Remember, last year, we made significant investments in inventory to help meet the excessive demand in the tool business. Our cash flow guidance for 2022 assumes that we can modestly reduce inventory compared to 2021 levels, and we expect much of this improvement to occur in the second half of the year …
Our inventory at the end of the first quarter increased by about $ 850 million compared to the balance at the end of the year ’21. The increase in inventories in our first quarter was mainly due to seasonality of working capital to support the peak of the outdoor buying season, spring sales and the sales day of Father’s Day.
It all sounds logical, if demand comes as expected. Here is Intel CEO Patrick F. Glasinger responding to a question about high inventory levels:
We are building 10 nm [chip] Stock. We have new products that we are entering the market. And we see that some of these will be reversals when we enter the last part of the year, as this inventory will start to flow in the product area. So we would say that this is a very typical management of new product ramps …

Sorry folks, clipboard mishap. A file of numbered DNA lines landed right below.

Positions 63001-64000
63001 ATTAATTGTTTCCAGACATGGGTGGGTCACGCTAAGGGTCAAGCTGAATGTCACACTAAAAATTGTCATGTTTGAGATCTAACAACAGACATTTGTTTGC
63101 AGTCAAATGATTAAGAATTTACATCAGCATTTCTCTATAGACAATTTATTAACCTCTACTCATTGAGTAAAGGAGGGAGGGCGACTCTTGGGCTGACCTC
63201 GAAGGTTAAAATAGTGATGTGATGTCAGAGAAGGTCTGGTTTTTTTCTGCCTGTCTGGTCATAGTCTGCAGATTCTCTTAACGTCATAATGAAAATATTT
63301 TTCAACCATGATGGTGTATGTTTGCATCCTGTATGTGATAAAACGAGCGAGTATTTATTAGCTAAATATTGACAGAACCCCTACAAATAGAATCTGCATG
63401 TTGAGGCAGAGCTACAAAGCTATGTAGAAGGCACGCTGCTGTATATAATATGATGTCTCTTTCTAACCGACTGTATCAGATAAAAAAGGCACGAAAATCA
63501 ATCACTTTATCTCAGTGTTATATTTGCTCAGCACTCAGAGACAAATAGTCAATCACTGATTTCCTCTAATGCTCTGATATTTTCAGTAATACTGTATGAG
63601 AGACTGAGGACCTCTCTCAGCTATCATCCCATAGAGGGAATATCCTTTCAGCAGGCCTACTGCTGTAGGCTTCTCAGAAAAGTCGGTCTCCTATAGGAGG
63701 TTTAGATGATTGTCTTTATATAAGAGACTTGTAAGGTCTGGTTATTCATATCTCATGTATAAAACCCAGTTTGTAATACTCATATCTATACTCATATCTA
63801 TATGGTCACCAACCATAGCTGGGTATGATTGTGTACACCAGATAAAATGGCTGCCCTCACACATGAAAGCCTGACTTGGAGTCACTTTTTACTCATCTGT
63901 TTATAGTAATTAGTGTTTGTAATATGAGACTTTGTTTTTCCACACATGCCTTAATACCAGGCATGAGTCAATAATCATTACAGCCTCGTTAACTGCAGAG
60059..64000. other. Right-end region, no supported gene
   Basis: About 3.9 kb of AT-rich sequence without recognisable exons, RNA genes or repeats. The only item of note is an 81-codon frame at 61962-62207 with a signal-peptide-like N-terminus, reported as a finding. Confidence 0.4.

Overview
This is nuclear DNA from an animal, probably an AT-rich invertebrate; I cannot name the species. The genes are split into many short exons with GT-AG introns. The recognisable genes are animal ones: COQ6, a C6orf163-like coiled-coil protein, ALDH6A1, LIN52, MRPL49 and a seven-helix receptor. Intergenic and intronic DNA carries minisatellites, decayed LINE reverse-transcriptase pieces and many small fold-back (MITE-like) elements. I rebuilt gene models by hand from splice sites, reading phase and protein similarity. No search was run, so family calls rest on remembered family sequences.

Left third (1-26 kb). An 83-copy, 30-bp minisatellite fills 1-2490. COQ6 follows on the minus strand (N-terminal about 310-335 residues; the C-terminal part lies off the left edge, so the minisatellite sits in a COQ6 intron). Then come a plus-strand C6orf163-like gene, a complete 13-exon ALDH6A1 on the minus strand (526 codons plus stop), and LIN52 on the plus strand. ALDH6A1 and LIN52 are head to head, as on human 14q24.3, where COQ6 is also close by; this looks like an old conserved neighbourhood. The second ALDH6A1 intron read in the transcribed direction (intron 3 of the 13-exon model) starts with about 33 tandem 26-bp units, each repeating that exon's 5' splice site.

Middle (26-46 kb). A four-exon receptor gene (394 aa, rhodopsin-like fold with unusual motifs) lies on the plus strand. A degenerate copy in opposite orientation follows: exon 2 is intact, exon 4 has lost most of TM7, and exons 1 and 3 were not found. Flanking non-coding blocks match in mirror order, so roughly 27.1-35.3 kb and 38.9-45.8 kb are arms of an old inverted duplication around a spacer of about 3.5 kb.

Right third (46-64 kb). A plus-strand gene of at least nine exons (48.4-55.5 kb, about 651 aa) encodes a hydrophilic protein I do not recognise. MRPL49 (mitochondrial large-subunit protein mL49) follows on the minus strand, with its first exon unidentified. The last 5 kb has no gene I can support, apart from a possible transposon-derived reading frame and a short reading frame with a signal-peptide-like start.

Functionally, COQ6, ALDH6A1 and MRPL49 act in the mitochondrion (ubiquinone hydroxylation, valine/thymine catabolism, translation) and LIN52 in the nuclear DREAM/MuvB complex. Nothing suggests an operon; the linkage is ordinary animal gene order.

As we noted, we saw our customers’ inventory burn in the first quarter. We expect some of this to be in the second quarter as well. But by the second half, we are expecting these adjustments and clearly for the strength of the forecast of the second half, we expect a lot of this inventory burning to end in the first half and a strong second half as we increase our new products.
Again, there is nothing illogical about this. It’s hard to see from the outside who, if anyone, is going to get into the Target-style mess. But it is clear that there is a large stock in large companies at the moment. I do not know if Edwards is right and that may contribute to a global recession. But it is clear that this is something that is important to keep an eye on.
One good read
Global economy Whistle stop tour With Matt Klein and Cardiff Garcia.
The bullwhip effect, redux | Financial Times Source link The bullwhip effect, redux | Financial Times